The feedback that many in the architecture and interiors industry are getting is that their customers want Scrum, and the reason they want Scrum is feedback.
The customers who value Scrum the most are the customers who bravely accept their limitations. Do they really know how best to do their jobs? Perfectly? Do they really know if they are even building the right product? Recognising and confronting these uncomfortable truths is smart and Scrum is a valuable aid in overcoming the problem.
Scrum is used in environments where the work is sufficiently complex that even the most well-informed and careful design amounts to mere speculation until it is tested empirically. Feedback informs and validates the design.
Proficient Scrum helps teams to thrive by giving them regular opportunities to observe what it is they are doing well and adapting every aspect of their processes and working arrangements to help do it better. Feedback informs and validates your working practices.
As designs and processes are inspected what is generated is feedback. Scrum is helping because it mandates and captures feedback regularly, mandates teams to listen to it and gives them a framework in which they can respond to it.
In order for your process to be empirical it must produce real outcomes soon enough for a response to be possible. Scrum’s primary mechanism for this is organising teams to produce a real outcome in a timebox, known as the Sprint. It has taken off in software, particularly web applications, where producing real software, putting it in front of real people and getting real feedback is possible within a Sprint of just two weeks duration.
I have some sympathy for teams working on large physical products such as buildings. Biweekly delivery of completed skyscrapers is clearly impossible, but I notice with satisfaction that substitutes like samples, mock-ups and models are used instead when this happens. This is evidence that teams already want to gather and respond to genuine feedback, the intent of Scrum is to maximise that process.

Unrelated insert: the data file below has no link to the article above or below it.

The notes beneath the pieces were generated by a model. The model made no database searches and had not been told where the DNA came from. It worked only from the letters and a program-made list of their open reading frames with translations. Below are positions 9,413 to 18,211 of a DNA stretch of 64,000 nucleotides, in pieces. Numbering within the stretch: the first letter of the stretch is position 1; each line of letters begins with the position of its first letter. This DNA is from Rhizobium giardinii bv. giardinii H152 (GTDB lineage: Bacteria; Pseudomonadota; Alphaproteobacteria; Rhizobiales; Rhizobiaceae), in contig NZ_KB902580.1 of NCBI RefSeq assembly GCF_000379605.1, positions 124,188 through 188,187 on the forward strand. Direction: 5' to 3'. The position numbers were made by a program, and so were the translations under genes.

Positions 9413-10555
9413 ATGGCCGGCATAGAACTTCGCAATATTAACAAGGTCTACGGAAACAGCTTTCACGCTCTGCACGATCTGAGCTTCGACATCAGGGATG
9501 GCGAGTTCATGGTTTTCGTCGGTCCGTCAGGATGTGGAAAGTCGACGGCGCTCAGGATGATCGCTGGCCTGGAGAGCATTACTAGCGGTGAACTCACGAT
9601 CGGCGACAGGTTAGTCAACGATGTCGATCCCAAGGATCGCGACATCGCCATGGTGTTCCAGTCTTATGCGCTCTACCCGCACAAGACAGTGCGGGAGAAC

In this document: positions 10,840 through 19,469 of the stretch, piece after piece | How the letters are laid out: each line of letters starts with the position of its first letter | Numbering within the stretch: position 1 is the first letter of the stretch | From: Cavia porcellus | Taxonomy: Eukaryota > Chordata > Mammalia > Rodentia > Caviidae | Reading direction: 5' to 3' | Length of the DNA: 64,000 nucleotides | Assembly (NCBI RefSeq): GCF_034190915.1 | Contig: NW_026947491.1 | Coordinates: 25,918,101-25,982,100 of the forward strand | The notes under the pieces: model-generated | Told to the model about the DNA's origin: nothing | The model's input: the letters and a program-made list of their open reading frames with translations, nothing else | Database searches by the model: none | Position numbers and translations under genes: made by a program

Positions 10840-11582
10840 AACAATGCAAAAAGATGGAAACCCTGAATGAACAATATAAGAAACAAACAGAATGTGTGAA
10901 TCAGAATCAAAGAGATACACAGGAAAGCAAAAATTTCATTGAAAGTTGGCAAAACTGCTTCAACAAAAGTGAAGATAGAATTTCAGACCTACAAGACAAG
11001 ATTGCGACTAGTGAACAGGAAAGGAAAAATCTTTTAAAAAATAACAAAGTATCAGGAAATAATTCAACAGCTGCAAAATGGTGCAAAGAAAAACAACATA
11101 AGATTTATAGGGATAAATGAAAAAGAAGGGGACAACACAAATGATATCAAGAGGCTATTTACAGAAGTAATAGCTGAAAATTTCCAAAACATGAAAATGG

There are traps here. For example, Scrum is known to work best when teams of 6 to 12 people are fully independent. Having outside dependencies breaks the tight feedback loop created by sprints. A typical solution is to split the team with one team ending up more distant from the end-customer and losing out on feedback.
Another trap is that, for whatever reason, internal expertise substitutes for real feedback. The manager of one major new retail website was worried customers could register with a name and address containing naughty words. A Sprint was invested on creating a filter to spare the blushes of customer service personnel.
This project was organised into Sprints and work was presented internally every two weeks but the whole project was speculative – there were no customers and no customer services. Even months later it was not known how well the product was received in places like Boggy Bottom, Hertfordshire, or Billericay, Essex. Expert input without a feedback loop is just speculation.
Scrum has really taken off in software, but software is taking over the world and many large corporations have their own technology teams organised with Scrum.
There are also Scrum projects outside software and its influence is growing in marketing, schools and government. Interiors professionals have a responsibility to ensure the environments they create enable and support this important trend.
About Simon Gibbs
Co-founder of Agile Stationery, Simon Gibbs has extensive experience in different companies at every stage of the Agile adoption process. His experience combined with his passion to create products that change the way you interact with paper and enable new ways of working, has led to Agile Stationery, where the goal is to become the one stop shop for collaborative tools with an uncompromising focus on quality.